The distributed aspect of the internet also allowed for a much larger audience than before. If Linus had released his kernel just five years earlier, practically no one outside of Helsinki, much less Finland, would have even known of its existence. This is not to say that Linux would not have survived, but its growth would certainly have been slower. It is this massive number of users that makes the numbers work out for large open source projects.

The numbers work out because enough users report back to the Linux kernel developers on bugs or usability issues. A percentage of users contribute patches. Other users take a chance with bleeding-edge kernels not yet ready for release. It is a given that with any software project, most users will be just that—users of the software. However, a certain percentage will become beta testers, bug reporters, documentation writers, or full-blown members of the development team. This number of contributors will grow only if the overall user base grows. Without the internet, this growth of users simply doesn't happen.

Imagine the amount of money that people would need to spend if the internet were not available in order to win over the same number of users and contributors. First of all, using the Linux kernel as an example, Linus would need to print thousands of copies of floppies (remember, this was the early 1990s) and distribute them. The obvious choice would be to distribute them locally on campus in Helsinki. Then, to replicate the experience of the internet, he would need to devise some way to get them into the hands of users around the world—not just any users, but interested users. Using this example, it becomes clear why large-scale open source development did not happen until the internet came along. It also becomes clear why software engineering was largely the domain of companies that could afford the marketing and outreach required to build any type of community around technology.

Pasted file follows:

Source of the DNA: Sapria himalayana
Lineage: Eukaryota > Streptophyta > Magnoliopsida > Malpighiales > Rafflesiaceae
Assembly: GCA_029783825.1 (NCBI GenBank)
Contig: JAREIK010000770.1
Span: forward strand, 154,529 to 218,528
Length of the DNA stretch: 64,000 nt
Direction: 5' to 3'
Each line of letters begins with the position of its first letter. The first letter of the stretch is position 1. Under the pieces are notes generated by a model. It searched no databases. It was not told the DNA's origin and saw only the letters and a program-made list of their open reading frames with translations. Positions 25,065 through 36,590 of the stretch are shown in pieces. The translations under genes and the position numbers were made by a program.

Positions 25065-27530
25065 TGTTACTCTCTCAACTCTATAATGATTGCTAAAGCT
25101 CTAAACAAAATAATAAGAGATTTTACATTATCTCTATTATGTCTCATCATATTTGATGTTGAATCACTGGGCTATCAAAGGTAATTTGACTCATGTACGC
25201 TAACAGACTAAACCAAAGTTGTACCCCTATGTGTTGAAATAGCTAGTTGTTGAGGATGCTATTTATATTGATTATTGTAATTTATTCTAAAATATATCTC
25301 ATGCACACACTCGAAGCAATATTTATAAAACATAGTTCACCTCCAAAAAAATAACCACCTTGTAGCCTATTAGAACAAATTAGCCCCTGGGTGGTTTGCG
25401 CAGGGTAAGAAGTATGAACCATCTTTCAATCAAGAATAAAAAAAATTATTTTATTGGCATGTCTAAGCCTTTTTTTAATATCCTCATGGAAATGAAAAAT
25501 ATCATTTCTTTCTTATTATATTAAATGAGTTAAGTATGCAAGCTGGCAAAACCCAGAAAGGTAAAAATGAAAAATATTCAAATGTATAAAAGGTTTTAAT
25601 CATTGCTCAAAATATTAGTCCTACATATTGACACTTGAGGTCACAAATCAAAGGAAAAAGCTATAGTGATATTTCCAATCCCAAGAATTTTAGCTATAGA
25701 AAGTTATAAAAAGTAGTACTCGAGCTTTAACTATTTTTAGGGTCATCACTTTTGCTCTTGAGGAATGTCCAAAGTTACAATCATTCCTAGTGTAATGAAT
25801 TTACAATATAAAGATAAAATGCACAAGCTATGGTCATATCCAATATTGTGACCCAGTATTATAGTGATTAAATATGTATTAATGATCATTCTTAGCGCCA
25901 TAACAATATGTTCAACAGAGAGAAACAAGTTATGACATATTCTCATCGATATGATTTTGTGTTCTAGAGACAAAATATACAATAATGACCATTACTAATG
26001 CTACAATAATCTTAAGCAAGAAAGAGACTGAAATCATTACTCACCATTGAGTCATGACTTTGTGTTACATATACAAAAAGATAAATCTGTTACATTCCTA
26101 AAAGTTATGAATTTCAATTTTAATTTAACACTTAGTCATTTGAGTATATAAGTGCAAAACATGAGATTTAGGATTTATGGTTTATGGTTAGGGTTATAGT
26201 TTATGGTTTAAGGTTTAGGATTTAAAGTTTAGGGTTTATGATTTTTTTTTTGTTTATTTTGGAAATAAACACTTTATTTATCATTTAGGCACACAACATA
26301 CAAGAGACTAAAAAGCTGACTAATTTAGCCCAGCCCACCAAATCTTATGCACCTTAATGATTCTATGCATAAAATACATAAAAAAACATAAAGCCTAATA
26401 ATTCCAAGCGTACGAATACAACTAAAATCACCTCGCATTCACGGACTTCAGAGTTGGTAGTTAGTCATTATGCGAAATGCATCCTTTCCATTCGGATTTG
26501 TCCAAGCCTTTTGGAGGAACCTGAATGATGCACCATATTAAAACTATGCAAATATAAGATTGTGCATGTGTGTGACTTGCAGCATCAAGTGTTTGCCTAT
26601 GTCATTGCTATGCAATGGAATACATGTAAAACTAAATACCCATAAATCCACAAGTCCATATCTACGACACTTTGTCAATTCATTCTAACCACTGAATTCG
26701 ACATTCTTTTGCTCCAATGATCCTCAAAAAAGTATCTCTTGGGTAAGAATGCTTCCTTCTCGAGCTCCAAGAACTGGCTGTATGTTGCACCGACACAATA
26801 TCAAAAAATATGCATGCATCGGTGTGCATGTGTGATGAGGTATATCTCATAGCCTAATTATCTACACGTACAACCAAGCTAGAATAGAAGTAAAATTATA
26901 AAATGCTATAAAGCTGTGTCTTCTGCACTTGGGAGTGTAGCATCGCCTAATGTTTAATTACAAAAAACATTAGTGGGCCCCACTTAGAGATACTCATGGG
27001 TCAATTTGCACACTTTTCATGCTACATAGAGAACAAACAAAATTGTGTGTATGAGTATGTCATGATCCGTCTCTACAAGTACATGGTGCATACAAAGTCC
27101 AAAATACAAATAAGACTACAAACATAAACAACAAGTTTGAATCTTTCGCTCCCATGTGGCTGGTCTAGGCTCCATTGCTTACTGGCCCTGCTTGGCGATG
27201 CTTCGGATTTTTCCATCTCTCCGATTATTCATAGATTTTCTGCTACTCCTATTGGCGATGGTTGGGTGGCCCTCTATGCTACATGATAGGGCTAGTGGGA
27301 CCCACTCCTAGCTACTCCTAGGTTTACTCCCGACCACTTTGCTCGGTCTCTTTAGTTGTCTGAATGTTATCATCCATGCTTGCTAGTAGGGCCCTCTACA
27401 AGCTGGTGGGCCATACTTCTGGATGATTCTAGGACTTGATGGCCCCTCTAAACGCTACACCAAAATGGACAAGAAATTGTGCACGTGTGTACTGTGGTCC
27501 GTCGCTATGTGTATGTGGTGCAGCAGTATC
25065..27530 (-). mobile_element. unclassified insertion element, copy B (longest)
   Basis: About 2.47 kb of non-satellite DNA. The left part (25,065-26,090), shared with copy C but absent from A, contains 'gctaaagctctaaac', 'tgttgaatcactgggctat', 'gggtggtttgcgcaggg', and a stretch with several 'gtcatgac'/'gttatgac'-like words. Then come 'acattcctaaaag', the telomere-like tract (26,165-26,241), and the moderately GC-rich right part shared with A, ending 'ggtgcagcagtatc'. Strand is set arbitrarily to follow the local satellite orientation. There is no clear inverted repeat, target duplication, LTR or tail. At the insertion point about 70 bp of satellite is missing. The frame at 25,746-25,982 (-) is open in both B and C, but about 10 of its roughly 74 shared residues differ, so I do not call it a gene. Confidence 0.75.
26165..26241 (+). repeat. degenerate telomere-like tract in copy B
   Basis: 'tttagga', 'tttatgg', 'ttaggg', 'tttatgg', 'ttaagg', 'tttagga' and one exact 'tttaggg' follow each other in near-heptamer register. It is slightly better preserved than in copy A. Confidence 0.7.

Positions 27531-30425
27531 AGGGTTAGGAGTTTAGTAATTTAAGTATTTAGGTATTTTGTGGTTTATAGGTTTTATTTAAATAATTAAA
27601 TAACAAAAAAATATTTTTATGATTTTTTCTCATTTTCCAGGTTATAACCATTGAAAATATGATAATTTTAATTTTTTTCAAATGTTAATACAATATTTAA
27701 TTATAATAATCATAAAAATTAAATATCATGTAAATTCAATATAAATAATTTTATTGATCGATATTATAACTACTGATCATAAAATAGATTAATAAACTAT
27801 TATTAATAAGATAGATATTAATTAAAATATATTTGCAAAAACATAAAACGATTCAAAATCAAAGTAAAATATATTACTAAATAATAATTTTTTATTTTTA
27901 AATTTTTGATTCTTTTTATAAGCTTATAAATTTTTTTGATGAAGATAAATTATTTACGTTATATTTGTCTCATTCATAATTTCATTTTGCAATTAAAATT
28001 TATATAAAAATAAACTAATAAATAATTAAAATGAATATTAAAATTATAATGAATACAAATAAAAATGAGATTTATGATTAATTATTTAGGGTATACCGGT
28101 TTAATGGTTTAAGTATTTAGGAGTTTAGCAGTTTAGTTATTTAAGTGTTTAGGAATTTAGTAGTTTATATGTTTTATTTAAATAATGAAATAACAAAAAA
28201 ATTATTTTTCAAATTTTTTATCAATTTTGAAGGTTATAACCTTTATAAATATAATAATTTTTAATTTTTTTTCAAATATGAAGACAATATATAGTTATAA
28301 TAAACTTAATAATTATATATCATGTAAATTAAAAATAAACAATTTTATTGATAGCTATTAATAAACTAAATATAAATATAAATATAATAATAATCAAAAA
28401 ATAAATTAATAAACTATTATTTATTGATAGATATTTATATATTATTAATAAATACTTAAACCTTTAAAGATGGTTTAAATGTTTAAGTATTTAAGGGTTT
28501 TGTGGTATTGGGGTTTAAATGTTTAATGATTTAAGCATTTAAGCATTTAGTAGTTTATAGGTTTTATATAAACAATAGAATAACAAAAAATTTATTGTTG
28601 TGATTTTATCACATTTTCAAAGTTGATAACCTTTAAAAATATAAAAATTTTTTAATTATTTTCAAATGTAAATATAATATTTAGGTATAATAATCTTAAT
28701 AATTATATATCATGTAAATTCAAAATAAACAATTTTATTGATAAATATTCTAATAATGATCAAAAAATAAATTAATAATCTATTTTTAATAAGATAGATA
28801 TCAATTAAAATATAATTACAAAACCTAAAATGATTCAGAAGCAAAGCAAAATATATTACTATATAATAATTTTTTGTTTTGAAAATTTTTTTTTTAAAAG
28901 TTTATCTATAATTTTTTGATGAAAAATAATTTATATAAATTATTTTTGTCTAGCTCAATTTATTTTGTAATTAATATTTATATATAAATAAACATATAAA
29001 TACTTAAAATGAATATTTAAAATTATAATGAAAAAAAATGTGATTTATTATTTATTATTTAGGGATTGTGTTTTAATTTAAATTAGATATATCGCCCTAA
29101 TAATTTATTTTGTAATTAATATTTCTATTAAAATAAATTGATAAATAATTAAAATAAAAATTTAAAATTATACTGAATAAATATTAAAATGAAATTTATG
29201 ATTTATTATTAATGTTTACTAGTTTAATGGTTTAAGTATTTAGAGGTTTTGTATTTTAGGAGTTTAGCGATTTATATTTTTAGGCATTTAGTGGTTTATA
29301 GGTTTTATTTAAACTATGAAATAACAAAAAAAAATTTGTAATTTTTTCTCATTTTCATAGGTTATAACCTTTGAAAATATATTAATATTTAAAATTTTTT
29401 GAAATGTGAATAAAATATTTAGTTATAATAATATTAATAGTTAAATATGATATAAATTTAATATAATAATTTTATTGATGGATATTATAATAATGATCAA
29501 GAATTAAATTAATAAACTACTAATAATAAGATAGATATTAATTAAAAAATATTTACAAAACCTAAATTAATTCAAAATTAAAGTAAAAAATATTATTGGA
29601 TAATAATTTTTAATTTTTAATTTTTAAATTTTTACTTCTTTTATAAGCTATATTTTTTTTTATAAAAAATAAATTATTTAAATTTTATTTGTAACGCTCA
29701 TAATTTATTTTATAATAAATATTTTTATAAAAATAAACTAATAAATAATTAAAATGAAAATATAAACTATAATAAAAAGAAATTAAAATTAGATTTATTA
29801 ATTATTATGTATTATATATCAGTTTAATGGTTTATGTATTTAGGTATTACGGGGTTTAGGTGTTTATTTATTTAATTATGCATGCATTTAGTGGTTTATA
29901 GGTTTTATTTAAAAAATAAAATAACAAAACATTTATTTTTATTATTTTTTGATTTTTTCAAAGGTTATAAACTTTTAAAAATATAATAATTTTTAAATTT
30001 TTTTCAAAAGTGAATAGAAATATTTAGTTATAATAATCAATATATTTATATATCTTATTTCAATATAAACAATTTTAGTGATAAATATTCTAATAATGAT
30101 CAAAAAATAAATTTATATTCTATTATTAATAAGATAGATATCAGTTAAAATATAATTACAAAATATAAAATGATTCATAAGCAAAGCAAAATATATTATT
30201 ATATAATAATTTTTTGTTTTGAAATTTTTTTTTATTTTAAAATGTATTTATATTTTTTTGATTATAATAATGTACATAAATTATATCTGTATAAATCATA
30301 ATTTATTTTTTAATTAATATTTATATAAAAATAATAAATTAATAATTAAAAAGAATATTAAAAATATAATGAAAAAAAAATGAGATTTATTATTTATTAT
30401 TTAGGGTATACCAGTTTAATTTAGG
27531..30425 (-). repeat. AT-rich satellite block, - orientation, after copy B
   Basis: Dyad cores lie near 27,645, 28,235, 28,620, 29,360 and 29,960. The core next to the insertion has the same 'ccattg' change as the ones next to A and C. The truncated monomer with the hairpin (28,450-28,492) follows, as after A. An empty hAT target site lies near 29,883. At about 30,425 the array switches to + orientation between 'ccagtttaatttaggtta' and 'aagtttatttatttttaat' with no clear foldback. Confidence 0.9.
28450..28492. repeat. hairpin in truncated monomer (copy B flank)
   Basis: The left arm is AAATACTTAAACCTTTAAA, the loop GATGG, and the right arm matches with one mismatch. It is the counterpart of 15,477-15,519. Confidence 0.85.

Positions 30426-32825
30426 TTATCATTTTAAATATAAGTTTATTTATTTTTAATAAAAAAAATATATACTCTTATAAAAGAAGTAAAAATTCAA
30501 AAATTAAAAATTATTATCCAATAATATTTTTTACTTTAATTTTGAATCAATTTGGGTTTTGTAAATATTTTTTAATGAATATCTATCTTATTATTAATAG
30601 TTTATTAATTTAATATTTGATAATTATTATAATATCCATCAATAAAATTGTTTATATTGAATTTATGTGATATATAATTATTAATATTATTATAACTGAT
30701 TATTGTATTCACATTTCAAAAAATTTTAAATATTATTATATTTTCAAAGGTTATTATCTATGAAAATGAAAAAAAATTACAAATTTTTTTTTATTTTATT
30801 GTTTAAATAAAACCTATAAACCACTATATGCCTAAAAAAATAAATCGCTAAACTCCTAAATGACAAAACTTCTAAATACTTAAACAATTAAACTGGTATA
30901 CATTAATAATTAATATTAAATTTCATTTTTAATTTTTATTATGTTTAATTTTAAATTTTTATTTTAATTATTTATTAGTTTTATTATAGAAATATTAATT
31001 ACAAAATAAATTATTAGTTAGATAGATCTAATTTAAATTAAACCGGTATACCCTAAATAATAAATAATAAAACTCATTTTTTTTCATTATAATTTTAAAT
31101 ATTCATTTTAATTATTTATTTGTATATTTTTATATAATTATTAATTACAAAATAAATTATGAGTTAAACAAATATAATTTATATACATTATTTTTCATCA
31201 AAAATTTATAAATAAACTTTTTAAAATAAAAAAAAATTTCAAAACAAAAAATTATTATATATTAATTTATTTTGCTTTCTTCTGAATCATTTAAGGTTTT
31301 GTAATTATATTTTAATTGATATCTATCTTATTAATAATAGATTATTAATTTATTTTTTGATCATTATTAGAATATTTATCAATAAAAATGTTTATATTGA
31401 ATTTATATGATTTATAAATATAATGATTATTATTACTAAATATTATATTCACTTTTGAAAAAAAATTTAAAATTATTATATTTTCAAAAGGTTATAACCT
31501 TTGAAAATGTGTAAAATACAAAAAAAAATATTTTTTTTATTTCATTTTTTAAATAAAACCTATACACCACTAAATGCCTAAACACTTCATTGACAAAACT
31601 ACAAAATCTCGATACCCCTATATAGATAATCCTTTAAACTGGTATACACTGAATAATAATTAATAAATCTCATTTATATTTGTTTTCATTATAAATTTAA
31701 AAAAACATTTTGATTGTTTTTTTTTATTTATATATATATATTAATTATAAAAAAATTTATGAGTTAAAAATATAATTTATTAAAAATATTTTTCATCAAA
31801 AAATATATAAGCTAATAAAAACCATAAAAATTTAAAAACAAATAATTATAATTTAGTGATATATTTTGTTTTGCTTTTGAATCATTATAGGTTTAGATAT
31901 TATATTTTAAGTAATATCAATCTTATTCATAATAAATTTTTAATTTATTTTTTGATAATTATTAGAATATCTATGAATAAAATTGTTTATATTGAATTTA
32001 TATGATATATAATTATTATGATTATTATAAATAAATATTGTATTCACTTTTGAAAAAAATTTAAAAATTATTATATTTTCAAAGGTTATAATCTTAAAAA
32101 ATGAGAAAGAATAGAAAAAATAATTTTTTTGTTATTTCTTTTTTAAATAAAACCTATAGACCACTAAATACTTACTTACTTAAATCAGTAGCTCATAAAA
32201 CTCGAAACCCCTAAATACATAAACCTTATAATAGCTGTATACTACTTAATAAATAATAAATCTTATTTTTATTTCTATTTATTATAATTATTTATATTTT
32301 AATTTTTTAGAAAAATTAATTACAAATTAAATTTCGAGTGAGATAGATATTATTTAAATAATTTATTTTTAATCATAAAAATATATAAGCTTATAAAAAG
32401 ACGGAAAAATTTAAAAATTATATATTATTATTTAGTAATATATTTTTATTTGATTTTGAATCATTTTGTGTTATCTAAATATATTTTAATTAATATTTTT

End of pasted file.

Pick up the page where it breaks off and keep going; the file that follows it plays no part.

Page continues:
So far, I have demonstrated only how the internet added cost-effectiveness to software production, but that's still not the whole story. To take the argument one step further, I will demonstrate why economic trends kicked off by the internet have made open source software not only possible, but also actually necessary for survival for some developers and software vendors.

The Rising Tide and Economies of Scale

As a thought experiment, think back 20 years to a time when the internet was still a DARPA project and the web was but a glimmer in Tim Berners-Lee's eyes. At that time, someone who could create software or build computers was pretty special. In fact, unless you worked for a software vendor or attended class in a computer science department, programming was pretty much a black art understood by an elite few. There were some computer users, but computer hobbyists weren't exactly mainstream.